Development of leaf spot resistant mustard cultivars is a relevant objective in view of heavy crop losses caused by this pathogen. Thirty-eight species belonging to 9 genera, including cultivated and wild allies, of the genus Brassica were evaluated under epiphytotic conditions for two years. Inoculations were done on whole plants (in vivo) and on detached leaves (in vitro). Data on incubation period, number of lesions per leaf, lesion size and leaf area covered by lesions were recorded. Species which never produced disease symptoms throughout the growing period in pots and until 72 hours after inoculation in detached leaf assays during both years were treated as resistant, while those that produced symptoms were classified as moderately resistant, susceptible or highly susceptible depending upon incubation period, size of lesions and leaf area covered by disease symptoms. Eight species (Brassica desnottesii, Camelina sativa, Coincya pseuderucastrum, Diplotaxis berthautii, D. catholica, D. cretacea, D. erucoides, and Erucastrum gallicum) were found completely resistant, whereas others were classified as moderately resistant (12), susceptible (11) or highly susceptible (9). Since resistance is unavailable within the cultivated species, these 8 resistant wild species could be used as donor parents for introgressing resistance to leaf spot disease in Indian mustard.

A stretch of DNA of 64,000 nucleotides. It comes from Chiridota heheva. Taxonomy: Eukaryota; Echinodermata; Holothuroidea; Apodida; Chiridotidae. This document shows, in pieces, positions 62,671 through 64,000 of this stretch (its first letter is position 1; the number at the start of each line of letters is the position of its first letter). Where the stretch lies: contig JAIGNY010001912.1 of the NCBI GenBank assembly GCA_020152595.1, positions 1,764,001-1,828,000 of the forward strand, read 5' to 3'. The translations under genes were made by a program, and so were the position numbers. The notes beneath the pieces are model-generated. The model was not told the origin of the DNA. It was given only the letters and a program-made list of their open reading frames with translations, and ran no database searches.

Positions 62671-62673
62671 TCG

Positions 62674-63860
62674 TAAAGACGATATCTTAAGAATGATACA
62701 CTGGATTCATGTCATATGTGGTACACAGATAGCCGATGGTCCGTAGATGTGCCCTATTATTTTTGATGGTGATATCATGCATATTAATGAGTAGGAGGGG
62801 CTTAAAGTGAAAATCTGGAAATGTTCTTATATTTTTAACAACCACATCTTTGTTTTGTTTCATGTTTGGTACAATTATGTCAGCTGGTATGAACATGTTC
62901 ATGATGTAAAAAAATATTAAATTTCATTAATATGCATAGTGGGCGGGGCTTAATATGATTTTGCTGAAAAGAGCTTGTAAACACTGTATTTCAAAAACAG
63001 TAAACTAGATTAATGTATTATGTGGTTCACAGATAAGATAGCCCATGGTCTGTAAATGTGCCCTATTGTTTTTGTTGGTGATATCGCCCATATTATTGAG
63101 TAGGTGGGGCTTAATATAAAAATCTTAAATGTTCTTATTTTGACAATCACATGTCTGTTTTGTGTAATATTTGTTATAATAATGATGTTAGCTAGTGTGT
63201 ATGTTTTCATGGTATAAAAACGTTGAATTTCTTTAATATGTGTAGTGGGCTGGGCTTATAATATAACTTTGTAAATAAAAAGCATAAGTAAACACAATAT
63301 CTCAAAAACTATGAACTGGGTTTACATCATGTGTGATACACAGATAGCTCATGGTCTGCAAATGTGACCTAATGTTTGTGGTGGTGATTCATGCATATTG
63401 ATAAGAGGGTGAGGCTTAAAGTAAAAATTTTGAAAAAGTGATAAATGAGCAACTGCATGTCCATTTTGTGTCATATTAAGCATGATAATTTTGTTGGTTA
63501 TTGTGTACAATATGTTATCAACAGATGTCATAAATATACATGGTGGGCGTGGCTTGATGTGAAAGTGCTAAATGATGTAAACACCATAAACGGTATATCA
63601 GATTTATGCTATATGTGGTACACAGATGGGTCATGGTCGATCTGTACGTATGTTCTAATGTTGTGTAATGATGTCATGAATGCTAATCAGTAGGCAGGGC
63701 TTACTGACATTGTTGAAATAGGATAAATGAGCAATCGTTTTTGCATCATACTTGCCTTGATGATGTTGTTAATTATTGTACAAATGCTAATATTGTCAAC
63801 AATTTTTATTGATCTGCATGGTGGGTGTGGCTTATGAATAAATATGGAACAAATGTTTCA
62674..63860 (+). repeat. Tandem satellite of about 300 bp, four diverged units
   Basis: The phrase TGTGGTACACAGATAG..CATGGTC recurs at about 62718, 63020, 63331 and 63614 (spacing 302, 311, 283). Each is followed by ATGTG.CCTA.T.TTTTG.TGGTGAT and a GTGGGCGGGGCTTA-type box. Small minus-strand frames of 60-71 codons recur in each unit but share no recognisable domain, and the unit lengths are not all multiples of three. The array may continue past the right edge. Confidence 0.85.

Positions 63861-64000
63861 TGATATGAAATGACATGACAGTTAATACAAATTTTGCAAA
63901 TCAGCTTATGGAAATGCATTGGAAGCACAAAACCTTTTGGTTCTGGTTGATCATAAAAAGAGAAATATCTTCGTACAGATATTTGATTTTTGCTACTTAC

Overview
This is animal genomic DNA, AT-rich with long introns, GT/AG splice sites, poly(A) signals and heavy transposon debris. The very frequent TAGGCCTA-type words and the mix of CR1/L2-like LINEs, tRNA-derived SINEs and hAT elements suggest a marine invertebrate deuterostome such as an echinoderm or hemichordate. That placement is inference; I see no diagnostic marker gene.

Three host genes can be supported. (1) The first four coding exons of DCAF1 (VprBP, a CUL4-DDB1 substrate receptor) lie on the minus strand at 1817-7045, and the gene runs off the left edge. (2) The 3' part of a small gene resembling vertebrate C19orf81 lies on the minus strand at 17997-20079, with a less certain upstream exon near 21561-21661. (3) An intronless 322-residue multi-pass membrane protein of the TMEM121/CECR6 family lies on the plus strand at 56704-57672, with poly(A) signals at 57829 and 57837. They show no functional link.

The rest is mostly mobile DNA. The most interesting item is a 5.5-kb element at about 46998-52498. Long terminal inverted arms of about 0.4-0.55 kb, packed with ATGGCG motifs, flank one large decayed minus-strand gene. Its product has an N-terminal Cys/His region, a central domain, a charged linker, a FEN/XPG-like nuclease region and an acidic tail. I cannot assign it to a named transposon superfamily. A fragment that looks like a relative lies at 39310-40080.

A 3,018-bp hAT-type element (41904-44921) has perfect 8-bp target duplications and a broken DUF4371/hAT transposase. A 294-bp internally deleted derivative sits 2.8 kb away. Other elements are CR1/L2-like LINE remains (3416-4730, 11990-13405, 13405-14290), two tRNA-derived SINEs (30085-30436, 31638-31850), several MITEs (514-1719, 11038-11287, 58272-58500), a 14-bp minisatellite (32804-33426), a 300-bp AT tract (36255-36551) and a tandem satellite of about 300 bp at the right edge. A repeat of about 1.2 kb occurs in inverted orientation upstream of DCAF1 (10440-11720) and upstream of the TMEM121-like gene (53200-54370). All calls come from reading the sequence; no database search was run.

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Sharma, G., Dinesh Kumar, V., Haque, A. et al. Brassica coenospecies: a rich reservoir for genetic resistance to leaf spot caused by Alternaria brassicae. Euphytica 125, 411–417 (2002). https://doi.org/10.1023/A:1016050631673
- Alternaria brassicae
- Alternaria resistance
- in vivo and in vitro evaluation of resistance
- wild species
- Indian mustard